As has been evident in recent weeks, there are few things more important than having a proper exit strategy once a mission comes to an end. This also applies to the economy, where the appropriateness of indefinitely maintaining the economic policy programme which, quite rightly, has been used for the past year and a half to address the crisis triggered by the pandemic is beginning to be questioned.
As has been evident in recent weeks, there are few things more important than having a proper exit strategy once a mission comes to an end. This also applies to the economy, where the appropriateness of indefinitely maintaining the economic policy programme which, quite rightly, has been used for the past year and a half to address the crisis triggered by the pandemic is beginning to be questioned. Progress in the vaccination rates and the recovery of mobility are placing us in a different phase of the business cycle compared to 12 months ago, and this shift is triggering bottlenecks along the price-formation chain (transportation, logistics, etc.), which in turn are affecting the behaviour of inflation. While inflation may not be a precise measure of the current temperature of the economy given the exceptional circumstances we find ourselves in (even using core readings), it does show that the balance of risks is beginning to change.
For now, the consensus of analysts continues to argue that much of the current price rally is driven by transient factors (base effects and temporary imbalances between demand and supply). On this basis, the surprising year-on-year rates at which the consumer price index is climbing in the US (5.4%) and Europe (3%) should be diluted over the coming months as supply adjusts to the sharp increase in demand for both goods and services. This is very important for the future of the recovery, because negative effects on corporate margins and household purchasing power are already beginning to materialise (especially in emerging countries). If price increases become entrenched along the production chain and unit labour costs begin to rise, the good behaviour of external demand in recent years in countries such as Spain would be jeopardised.
What should central banks do in these circumstances? On the one hand, they should not rush, but at the same time they should adapt the road map as and when changes are detected in the economic outlook. If the new path is well designed and, above all, properly communicated, the normalisation of monetary policy does not have to translate into a significant tightening of financial conditions. As the first central bank among the major developed countries forced to make a move, the Fed is managing to achieve this balance, at least for now. Powell’s announcement at the Jackson Hole meeting that tapering (a reduction in the volume of debt purchases) is likely to begin by the end of the year was well received by the markets, as the head of the Fed also anticipated that interest-rate hikes will be left for further down the line. This stands in stark contrast to the time Bernanke announced the beginning of tapering back in 2013, when it caused a storm in the financial markets.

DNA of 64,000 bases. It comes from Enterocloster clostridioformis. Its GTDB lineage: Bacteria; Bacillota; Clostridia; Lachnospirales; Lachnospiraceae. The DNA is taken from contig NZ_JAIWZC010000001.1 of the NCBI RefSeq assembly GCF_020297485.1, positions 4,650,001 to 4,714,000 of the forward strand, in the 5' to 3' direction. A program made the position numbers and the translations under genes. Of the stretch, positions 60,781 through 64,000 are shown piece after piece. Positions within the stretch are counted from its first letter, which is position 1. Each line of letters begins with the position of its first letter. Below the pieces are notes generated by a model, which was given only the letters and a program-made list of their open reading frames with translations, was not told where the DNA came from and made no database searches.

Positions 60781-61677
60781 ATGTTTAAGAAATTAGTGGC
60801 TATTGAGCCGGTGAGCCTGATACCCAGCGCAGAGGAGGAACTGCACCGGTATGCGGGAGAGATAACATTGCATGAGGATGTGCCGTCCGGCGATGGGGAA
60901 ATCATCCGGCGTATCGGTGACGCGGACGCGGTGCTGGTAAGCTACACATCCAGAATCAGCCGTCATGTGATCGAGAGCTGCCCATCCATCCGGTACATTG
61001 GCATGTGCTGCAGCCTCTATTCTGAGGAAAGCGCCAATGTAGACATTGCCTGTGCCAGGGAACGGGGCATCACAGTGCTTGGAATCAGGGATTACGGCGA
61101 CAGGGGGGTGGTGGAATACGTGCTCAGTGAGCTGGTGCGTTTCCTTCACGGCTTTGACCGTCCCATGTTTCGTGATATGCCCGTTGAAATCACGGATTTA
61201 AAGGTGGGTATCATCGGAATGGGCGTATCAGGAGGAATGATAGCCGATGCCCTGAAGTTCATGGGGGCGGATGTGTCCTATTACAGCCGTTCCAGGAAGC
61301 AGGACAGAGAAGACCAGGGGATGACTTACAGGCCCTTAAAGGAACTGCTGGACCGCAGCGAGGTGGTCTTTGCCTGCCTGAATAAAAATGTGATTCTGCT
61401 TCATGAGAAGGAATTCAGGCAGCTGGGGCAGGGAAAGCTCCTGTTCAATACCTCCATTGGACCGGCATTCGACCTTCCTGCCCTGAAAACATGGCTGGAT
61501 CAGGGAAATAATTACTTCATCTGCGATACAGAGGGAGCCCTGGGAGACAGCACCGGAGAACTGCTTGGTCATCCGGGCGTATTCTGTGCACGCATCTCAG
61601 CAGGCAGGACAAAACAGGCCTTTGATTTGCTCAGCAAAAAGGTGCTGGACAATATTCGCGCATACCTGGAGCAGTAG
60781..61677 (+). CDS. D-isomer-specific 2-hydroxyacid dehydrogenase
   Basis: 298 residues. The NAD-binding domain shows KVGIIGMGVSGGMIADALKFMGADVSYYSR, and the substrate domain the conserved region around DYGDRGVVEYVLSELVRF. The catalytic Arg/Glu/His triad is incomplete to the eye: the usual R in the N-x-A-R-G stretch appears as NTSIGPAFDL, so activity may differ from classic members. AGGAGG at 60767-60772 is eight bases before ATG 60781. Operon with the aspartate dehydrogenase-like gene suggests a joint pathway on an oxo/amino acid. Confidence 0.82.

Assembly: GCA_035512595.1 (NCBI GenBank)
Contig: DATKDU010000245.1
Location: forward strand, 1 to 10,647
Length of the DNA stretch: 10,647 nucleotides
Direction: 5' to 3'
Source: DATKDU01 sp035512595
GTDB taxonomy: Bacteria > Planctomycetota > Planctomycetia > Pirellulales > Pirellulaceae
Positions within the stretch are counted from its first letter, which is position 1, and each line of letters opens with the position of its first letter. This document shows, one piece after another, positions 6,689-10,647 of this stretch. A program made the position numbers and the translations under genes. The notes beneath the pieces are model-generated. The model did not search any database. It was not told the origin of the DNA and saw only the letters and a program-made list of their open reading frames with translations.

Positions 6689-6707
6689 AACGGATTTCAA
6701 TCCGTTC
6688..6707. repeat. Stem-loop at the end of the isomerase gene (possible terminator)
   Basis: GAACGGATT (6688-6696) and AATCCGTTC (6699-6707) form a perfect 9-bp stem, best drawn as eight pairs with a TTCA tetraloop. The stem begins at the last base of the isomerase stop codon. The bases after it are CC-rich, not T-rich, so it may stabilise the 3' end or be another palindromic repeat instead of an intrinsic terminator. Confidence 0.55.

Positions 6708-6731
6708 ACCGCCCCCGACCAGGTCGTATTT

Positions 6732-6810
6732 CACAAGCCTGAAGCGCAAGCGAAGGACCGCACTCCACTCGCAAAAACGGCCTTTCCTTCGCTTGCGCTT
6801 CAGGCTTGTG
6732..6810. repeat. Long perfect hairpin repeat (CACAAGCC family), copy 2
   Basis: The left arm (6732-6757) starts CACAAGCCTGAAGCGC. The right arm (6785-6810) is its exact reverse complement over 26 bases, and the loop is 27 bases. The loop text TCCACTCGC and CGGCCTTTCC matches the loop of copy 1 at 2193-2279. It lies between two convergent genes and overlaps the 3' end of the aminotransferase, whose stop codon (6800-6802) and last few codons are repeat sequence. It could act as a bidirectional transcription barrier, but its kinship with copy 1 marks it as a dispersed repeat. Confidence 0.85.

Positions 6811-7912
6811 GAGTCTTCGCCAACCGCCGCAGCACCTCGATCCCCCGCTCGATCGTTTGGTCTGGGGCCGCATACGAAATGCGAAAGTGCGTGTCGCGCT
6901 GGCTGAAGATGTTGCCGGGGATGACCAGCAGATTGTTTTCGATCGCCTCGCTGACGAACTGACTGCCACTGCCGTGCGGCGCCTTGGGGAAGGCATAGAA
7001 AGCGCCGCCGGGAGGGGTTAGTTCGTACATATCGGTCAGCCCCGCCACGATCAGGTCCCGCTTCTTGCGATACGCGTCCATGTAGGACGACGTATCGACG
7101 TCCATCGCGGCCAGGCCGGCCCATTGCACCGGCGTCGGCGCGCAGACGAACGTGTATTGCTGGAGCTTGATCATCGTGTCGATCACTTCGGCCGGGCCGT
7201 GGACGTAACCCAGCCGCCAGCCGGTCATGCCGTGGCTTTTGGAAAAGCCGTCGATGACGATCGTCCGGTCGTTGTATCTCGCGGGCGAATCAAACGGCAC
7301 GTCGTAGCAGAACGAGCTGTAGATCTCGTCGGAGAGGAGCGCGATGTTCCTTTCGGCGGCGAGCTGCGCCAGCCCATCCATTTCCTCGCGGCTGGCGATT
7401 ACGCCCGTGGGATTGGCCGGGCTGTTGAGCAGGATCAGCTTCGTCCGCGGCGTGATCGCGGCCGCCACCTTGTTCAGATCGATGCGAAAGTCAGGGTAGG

In the case of Europe there is less urgency, despite the fact that inflation has stood at its highest levels since 2011 during the summer and economic activity has maintained a positive tone, judging by the signals coming from the surveys and the high-frequency indicators. Given the unease that some members of the ECB Council are beginning to show, in the short term there will most likely only be a slight downward adjustment to the volume of purchases under the PEPP (the programme created to combat the impact of the pandemic) in the last quarter of the year. Meanwhile, the ECB’s new strategy announced in July, which follows the strategy set out by the Fed 12 months ago, will begin to be implemented with the aim of achieving greater flexibility in order to fit the dual target of inflation and financial stability into the new economic reality. This update make the target more symmetrical in order to boost the capacity to respond to the risk of deflation, it incorporates into the daily toolbox the exceptional instruments used in recent years, and it foresees expanding the list of components which comprise the price index to include housing under ownership (currently, only rentals are included). At present, the part that still needs a little more emphasis is the adjustment of the future direction of monetary policy (forward guidance), which should facilitate the formation of interest-rate expectations in the markets. For the time being, the message is that the European monetary authority will need firmer signals that the medium-term inflation forecasts (including readings of price trends) are converging on the target rate before signalling a withdrawal of the stimulus. This has led to a slight delay in when investors expect to see a rate hike in the euro area. More symmetry, more flexibility and the loss of the importance of monetary variables in the analysis reflect the fact that the ECB wants to leave the mark of the Bundesbank behind it, something that will undoubtedly facilitate the complex exit strategy that the central banks will have to address over the coming years.